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Bill Thayer

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 p470  Epulones

Unsigned article on pp470‑471 of

William Smith, D.C.L., LL.D.:
A Dictionary of Greek and Roman Antiquities, John Murray, London, 1875.

EPULO′NES, who were originally three in number (Triumviri Epulones), were first created in B.C. 196, to attend to the Epulum Jovis (Val. Max. II.1 §2; Liv. XXXI.4; Gell. XII.8), and the banquets given in honour of the other gods; which duty had originally belonged to the Pontifices (Liv. XXXIII.42; Cic. De Orat. III.19, De Harusp. Respons. 10; Festus, s.v. Epolonos). Their number was afterwards increased to seven (Gell. I.12; Lucan, I.602), and they were called Septemviri Epulones or Septemviri Epulonum; under which names they are frequently mentioned in inscriptions (Orelli, Inscrip. No. 590, 773, 2259, 2260, 2365).a Julius Caesar added three more (Dion Cass. XLIII.51), but after his time the number appears to have been again limited to seven.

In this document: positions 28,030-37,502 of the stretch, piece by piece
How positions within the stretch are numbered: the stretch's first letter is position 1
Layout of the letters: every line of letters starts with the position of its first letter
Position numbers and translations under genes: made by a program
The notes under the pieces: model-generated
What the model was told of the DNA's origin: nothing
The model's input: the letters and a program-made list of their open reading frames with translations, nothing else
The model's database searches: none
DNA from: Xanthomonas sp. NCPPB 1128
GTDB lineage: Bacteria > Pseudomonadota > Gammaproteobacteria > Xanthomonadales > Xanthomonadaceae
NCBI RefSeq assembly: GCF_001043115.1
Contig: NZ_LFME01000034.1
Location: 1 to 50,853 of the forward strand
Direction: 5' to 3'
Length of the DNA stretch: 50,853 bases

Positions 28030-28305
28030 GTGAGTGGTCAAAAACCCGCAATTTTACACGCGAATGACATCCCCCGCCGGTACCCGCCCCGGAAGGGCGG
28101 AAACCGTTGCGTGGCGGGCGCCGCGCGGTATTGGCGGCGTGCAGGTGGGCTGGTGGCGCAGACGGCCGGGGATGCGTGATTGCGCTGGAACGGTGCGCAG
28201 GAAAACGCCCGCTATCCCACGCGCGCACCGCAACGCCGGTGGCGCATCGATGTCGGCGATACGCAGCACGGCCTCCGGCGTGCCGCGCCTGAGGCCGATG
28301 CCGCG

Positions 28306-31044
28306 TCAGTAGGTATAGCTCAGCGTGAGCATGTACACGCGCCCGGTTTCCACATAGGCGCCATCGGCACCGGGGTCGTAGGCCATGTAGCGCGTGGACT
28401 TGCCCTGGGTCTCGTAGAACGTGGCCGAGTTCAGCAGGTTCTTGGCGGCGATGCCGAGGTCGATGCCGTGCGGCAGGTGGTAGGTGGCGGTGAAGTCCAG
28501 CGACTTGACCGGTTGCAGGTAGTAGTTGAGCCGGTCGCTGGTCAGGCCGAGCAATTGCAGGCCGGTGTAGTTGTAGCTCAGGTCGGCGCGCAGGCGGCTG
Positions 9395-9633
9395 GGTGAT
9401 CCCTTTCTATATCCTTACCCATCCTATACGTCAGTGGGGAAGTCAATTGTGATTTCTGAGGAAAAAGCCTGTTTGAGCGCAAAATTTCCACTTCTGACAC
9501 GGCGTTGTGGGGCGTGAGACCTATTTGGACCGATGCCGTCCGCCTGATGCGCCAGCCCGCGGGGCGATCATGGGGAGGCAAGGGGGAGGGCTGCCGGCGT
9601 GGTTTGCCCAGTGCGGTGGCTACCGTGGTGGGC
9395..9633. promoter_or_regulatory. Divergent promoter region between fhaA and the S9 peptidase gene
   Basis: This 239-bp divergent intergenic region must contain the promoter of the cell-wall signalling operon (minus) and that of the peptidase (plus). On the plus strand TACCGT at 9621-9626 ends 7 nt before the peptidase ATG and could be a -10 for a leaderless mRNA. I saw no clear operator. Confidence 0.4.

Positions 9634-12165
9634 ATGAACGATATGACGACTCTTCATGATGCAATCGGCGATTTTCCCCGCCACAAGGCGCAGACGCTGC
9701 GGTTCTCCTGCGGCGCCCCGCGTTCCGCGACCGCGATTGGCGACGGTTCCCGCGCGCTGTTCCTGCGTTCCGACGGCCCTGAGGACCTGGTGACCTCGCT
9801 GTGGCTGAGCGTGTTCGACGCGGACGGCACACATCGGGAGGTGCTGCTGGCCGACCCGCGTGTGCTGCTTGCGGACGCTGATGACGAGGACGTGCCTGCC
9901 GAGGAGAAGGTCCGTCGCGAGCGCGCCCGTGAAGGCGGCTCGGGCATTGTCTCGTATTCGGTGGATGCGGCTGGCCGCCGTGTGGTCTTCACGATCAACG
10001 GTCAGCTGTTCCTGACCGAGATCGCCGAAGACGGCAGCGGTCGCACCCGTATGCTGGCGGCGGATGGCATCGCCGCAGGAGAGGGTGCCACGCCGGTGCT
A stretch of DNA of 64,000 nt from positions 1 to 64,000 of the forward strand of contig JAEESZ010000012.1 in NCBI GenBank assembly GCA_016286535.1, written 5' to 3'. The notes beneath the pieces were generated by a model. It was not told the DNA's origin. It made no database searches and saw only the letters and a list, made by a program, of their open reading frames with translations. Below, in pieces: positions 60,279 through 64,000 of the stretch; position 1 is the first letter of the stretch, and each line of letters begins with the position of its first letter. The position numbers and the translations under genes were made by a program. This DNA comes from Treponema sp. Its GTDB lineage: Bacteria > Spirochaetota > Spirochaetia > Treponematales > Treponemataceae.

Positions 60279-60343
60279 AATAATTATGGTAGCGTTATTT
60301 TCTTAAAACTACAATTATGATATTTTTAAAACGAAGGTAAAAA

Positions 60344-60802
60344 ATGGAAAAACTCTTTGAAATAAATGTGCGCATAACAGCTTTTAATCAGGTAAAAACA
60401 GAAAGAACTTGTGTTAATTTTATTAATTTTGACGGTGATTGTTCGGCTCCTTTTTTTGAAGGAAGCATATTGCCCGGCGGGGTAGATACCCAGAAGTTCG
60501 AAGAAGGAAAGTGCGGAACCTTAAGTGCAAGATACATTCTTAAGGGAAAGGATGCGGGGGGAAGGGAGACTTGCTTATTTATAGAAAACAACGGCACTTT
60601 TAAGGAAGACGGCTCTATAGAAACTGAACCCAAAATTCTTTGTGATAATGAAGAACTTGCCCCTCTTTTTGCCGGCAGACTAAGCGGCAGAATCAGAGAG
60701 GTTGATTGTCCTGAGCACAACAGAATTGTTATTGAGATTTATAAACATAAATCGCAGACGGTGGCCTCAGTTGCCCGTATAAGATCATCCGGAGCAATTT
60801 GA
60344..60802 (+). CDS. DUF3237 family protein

The Epulones formed a collegium, and were one of the four great religious corporations at Rome; the other three were those of Pontifices, Augures, and Quindecemviri (Dion Cass. LIII.1, LVIII.12;  p471  Plin. Ep. X.13;º Walter, Geschichte des Röm. Rechts, § 141, 2ded.).

Thayer's Note:

a inscriptions: The ones cited here are a pretty famous bunch, and two of them are onsite: the inscription of L. Munatius Plancus over the door of his mausoleum in Gaeta, and that of Cestius on his celebrated pyramid in Rome.

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Page updated: 12 Oct 06